My Real Life

May 31, 2012


Filed under: Uncategorized — Amy @ 6:00 am

I was looking through our photo albums and photo boxes, the other day, looking for a very specific picture of Real Man and I.

I didn’t find the picture I was looking for, but I had a great time looking through the photos.

Until I got to the photos of us in the late 90’s.

Apparently, from 1997-1999, (wedding photos excluded), I was going through a phase of smiling for pictures with my tongue just peeking out between my front teeth, like a small child with a serious lisp.

Maybe I thought it made me look cute or sweet or innocent?

I don’t remember doing it, but looking at the pictures now, it annoys me.

So, I started to think if there were other phases I had gone through that I could remember.

Clearly, there were phases…but could I remember them?

The first phase that I really remember is my “Harriet the Spy” phase.

I read the book, as a kid, and remember being absolutely enamored with the story.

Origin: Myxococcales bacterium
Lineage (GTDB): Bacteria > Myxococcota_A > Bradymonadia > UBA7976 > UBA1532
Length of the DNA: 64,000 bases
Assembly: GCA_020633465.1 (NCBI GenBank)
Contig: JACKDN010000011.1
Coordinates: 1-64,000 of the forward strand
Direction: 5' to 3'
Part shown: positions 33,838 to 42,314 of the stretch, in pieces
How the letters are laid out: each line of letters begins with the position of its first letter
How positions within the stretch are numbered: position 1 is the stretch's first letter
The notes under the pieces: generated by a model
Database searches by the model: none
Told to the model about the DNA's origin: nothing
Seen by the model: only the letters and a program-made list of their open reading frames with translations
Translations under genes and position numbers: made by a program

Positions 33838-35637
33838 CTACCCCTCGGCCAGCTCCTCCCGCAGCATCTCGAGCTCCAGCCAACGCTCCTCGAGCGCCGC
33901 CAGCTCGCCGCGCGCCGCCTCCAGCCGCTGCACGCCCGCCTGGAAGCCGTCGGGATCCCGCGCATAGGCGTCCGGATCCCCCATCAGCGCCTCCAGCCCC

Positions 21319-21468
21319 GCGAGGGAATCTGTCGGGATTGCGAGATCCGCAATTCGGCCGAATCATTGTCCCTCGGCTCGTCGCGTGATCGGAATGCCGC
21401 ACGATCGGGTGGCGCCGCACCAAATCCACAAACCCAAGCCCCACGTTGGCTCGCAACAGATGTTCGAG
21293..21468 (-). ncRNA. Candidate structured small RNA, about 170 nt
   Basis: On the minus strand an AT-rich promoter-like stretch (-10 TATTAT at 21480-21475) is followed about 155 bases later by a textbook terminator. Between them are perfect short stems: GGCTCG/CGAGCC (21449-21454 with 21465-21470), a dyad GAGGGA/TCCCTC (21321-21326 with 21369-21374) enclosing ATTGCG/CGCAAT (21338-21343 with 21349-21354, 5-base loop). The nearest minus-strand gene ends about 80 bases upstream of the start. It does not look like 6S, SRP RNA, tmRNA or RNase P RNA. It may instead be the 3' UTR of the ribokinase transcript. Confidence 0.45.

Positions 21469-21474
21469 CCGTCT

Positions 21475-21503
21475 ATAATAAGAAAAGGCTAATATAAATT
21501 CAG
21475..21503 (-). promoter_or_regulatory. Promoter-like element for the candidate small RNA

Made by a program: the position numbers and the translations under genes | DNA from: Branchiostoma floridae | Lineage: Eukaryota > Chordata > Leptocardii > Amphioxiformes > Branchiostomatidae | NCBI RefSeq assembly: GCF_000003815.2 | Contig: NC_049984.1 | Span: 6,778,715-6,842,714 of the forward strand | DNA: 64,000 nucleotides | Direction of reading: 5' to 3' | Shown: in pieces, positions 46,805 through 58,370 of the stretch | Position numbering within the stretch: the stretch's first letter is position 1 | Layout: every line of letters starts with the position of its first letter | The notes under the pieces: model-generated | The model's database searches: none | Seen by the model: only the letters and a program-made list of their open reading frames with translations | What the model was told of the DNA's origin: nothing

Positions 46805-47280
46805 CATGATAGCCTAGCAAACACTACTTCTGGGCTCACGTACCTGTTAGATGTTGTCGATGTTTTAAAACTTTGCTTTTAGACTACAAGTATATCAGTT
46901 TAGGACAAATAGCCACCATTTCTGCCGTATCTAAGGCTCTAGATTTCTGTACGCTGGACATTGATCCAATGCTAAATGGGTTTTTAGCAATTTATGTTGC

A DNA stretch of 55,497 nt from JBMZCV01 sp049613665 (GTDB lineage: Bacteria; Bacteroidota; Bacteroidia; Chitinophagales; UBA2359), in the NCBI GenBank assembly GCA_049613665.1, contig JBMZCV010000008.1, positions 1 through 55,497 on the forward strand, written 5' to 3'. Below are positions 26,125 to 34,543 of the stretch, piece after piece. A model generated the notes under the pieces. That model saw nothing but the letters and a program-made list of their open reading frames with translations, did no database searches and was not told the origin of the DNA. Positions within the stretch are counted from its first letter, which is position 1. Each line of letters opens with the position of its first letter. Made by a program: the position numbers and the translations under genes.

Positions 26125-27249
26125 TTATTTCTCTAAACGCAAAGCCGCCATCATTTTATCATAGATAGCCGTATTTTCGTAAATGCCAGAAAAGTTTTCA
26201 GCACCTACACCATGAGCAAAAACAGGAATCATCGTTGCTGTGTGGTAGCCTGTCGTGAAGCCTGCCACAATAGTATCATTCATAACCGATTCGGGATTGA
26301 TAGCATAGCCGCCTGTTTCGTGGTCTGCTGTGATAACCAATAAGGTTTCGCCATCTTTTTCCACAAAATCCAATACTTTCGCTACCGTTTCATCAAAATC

And so, I got a little notebook and carried it with me.  Everywhere.

However, there weren’t many conversations to listen to in my house.

The adults in the neighborhood all played bridge together once a month, so I already knew pretty much everything there was to know about them.

I couldn’t bring the notebook to school, or I’d get in trouble.

So, that phase was short-lived.

When I was a sophomore in college, I went through a vegetarian phase.

I had spent a week, the summer before, visiting the guy I was dating, who lived in Illinois.

They were big meat and potatoes people, and in that week, I ate more meat than I had ever eaten before.

I’m pretty sure that, at one meal, they served the big chop that flips the Flinstone’s car on it’s side in the opening montage of the cartoon.

After that week, I didn’t eat meat for the next year.

And then I wanted a cheeseburger.

When I was a senior in college, I decided I was going to be a coffee drinker.

Except I knew I hated coffee.

So, I bought myself a few boxes of those instant cappucino packets.

You know…like Cup-a-Soup, but with coffee.

Guess what?

I hated those, too.

But, it was senior year and it was spring and everyone around me was drinking coffee by the gallon in order to stay awake so they could get their Independent Studies done and I wanted, so badly, to share the experience.

But, I was pretty much done with my IS and was able to manage my time so I could do my work and still be ready for bed at a reasonable hour, so I had no reason for the coffee.

The worst part?

As a senior, I had my own room, and I only drank the coffee packets in my room, so no one even got to see me fitting in.